I love the explosion of life with the coming of Spring. Deciduous trees transform from a framework of lifeless looking branches to bursts of green leaves; hidden seeds suddenly appear as shoots above ground; and the very dramatic Spring-time transformation: Butterflies emerge from the cocoons they made as caterpillars. Besides transformations, Spring ushers in hope--hope for better weather, hope for a successful season of growing, hope for a new life.
Yoga also brings about hope and transformation. I experienced yoga’s power personally—eliminating my chronic pain and bringing back my physical freedom. As a teacher, I’ve been witness to changes in people that have committed to their practice. Women hunched over, standing more upright; women shuffling with a tentative—almost fearful—quality to their gate, walking more confidently; and men with shoulders so tight they’re unable to reach their hands vertically, overhead. These are all quality of life if not life-threatening conditions! Sciatic nerve pain may not be life-threatening but it definitely can affect your quality of life. Do you suffer from sciatic nerve pain? There's a yoga pose--aptly named the butterfly pose--that can transform you...changing, altering...dare I say metamorphosing?! Read Ease Sciatic Pain with Yoga for additional suggestions.
I firmly believe yoga can be the gateway to a healthy lifestyle in general. A couple of my students—a married couple—are the perfect example. The following is Joe’s description of his transformation:
I began yoga in 2010 at the encouragement of my wife, who was already attending classes. Over the course of the prior five years, I had allowed myself to become inactive and overweight and my range of motion had really diminished. I was coming to realize that I needed to become more active again, but I was so out of shape it was hard to know where to begin. To be honest, yoga didn’t interest me much – it didn’t seem like a “guy thing” to do. However, my wife was pushing me a bit to try it and I thought that if I at least gave yoga a chance for a couple of sessions I would be able to quit and not need to worry about further “encouragement” from my wife.
Right from the beginning, I liked the inclusive and encouraging atmosphere that Karen created for the class. I was typically the only male in the sessions that I attended and it would have been easy to feel self-conscious about that, particularly given all of the extra weight that I was carrying at the time. My early efforts to strike basic yoga poses really brought home just how much flexibility I had lost over the years. I wouldn’t say that yoga was love-at-first-sight for me, but I did like how I felt after a session and I very quickly noticed that I was making some progress. More tangibly, my lower back, which was frequently stiff, loosened up a lot as all of the stretching of my quads and hamstrings took stress off my back muscles.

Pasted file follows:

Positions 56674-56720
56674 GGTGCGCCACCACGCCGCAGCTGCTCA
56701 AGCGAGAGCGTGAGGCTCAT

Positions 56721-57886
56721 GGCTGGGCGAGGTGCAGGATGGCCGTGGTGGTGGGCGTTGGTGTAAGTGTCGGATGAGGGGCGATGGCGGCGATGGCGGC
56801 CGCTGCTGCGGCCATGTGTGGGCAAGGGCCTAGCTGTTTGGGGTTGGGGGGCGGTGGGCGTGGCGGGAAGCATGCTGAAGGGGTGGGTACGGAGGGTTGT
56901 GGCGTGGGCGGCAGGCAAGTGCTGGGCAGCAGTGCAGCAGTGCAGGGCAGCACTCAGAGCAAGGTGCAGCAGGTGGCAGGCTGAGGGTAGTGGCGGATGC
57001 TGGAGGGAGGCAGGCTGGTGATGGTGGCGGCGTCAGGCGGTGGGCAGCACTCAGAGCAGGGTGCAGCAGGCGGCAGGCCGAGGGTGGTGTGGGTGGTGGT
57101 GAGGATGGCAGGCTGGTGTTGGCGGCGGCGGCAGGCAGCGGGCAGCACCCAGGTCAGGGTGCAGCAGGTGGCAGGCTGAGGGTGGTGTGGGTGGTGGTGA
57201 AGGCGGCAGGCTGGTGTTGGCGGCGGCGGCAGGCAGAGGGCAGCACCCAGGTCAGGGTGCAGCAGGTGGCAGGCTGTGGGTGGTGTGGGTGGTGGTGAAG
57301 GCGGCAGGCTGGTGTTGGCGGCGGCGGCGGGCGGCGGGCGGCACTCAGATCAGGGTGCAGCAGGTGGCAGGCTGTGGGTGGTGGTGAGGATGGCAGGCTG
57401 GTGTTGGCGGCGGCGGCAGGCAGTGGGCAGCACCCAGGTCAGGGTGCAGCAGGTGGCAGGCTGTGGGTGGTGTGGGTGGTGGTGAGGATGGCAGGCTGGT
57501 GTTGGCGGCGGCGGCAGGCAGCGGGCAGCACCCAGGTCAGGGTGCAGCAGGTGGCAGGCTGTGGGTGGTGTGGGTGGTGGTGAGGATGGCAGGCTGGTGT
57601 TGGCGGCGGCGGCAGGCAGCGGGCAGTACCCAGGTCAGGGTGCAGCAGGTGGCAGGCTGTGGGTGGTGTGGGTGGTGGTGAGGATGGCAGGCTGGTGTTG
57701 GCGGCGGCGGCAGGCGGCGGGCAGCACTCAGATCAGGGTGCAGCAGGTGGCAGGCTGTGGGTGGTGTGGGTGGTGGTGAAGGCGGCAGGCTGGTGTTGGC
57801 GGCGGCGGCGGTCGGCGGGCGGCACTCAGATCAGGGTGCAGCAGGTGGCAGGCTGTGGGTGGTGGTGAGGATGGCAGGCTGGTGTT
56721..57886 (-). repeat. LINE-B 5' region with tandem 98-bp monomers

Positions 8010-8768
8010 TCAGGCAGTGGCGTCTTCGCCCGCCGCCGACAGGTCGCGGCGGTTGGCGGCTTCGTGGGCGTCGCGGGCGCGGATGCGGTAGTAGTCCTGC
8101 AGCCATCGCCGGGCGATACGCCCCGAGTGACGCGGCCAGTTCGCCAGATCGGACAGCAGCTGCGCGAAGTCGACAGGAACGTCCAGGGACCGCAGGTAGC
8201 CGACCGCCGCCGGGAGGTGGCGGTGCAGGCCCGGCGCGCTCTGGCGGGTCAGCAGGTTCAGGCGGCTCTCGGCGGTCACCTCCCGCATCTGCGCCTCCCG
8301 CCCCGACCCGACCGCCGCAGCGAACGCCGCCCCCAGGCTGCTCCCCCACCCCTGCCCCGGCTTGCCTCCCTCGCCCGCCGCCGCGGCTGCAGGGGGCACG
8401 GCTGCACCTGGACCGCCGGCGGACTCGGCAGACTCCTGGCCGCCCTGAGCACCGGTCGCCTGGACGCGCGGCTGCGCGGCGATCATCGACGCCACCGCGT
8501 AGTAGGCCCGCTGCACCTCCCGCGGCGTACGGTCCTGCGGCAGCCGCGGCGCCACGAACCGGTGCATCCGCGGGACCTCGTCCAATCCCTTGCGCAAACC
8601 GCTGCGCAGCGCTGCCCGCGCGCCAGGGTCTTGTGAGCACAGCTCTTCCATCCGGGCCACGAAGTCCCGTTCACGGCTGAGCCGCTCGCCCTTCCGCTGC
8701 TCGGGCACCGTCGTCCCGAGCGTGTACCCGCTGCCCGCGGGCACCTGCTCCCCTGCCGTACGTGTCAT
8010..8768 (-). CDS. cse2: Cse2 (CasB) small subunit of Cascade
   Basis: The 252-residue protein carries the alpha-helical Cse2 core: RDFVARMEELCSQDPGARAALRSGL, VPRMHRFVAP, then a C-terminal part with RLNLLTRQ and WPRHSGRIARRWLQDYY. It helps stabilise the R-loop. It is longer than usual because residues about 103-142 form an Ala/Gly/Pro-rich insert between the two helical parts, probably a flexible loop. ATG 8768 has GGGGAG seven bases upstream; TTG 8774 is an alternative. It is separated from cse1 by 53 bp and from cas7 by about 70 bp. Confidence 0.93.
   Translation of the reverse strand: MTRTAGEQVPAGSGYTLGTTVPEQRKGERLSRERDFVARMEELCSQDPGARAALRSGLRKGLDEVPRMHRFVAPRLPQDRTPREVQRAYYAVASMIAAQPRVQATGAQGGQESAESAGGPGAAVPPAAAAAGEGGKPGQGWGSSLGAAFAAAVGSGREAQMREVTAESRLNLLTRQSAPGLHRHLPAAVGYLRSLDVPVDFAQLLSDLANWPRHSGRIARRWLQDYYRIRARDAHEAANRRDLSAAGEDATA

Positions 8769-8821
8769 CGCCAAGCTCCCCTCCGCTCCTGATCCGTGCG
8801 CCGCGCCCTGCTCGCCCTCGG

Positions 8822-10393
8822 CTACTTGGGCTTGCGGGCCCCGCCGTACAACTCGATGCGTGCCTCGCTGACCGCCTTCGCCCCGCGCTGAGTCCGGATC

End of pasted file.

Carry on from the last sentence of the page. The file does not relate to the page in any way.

Yoga turned out to be a very important step towards a real return to good health. Yoga is not a huge calorie burn, but it was the first really regular exercise I had gotten in several years. Because yoga is an activity that I shared with my wife, it was easier to stay committed to the program. The progress I was making in yoga and the improved sense of well-being that yoga was giving me encouraged me to make further changes. In early 2011, my wife and I both resolved to improve our eating habits and to walk regularly together. At the same time we doubled our commitment to yoga and began to attend class twice a week.
These changes led to a virtuous cycle for both me and wife. As we lost weight, we began to walk further and further. All of the stretching we were doing in yoga kept us feeling good even as our walking became more strenuous. Within two months, we were walking 20 miles per week and I had dropped 20 pounds. By the end of the summer, my wife and I were walking an average of 30 miles per week and I had dropped 60 pounds while my wife had dropped 40 pounds.
Of course, winter in Seattle doesn’t lend itself to spending seven hours per week out walking. So, next thing we knew, my wife and I had taken up jogging to try and get the same calorie burn while spending fewer hours in the rain. I can’t imagine how we would have managed to take up jogging if we weren’t also doing yoga. Jogging put all kinds of stresses on muscles and joints that hadn’t been used properly for years. Yoga proved to be a great way to recover from running, allowing me to continue to up the intensity and duration of my workouts without damage.
Two years after beginning yoga, I’m amazed at how different I look and feel: I’ve dropped 60 pounds; I routinely run up to 7.5 miles with no pain; my range of motion and balance is better than it’s been in 20 years; and I just feel good about myself. Yoga isn’t the only change I’ve made in the past two years, but it was a catalyst that made the other changes possible. ~Joe H
Thank you so much Joe for sharing your story! You and Lita are living what BKS Iyengar said, “Yoga teaches us to cure what need not be endured…”
And if you needed more proof….I recently saw a YouTube video posted by Claudette Evans, a former teacher training classmate. The video documented a ‘miraculous’ recovery of a disabled Gulf War veteran. If you have any reservations or doubts about yoga I urge you to watch this video.
Transform with yoga! Never, ever give up and ALWAYS believe!
Health, Wellness & CURES!!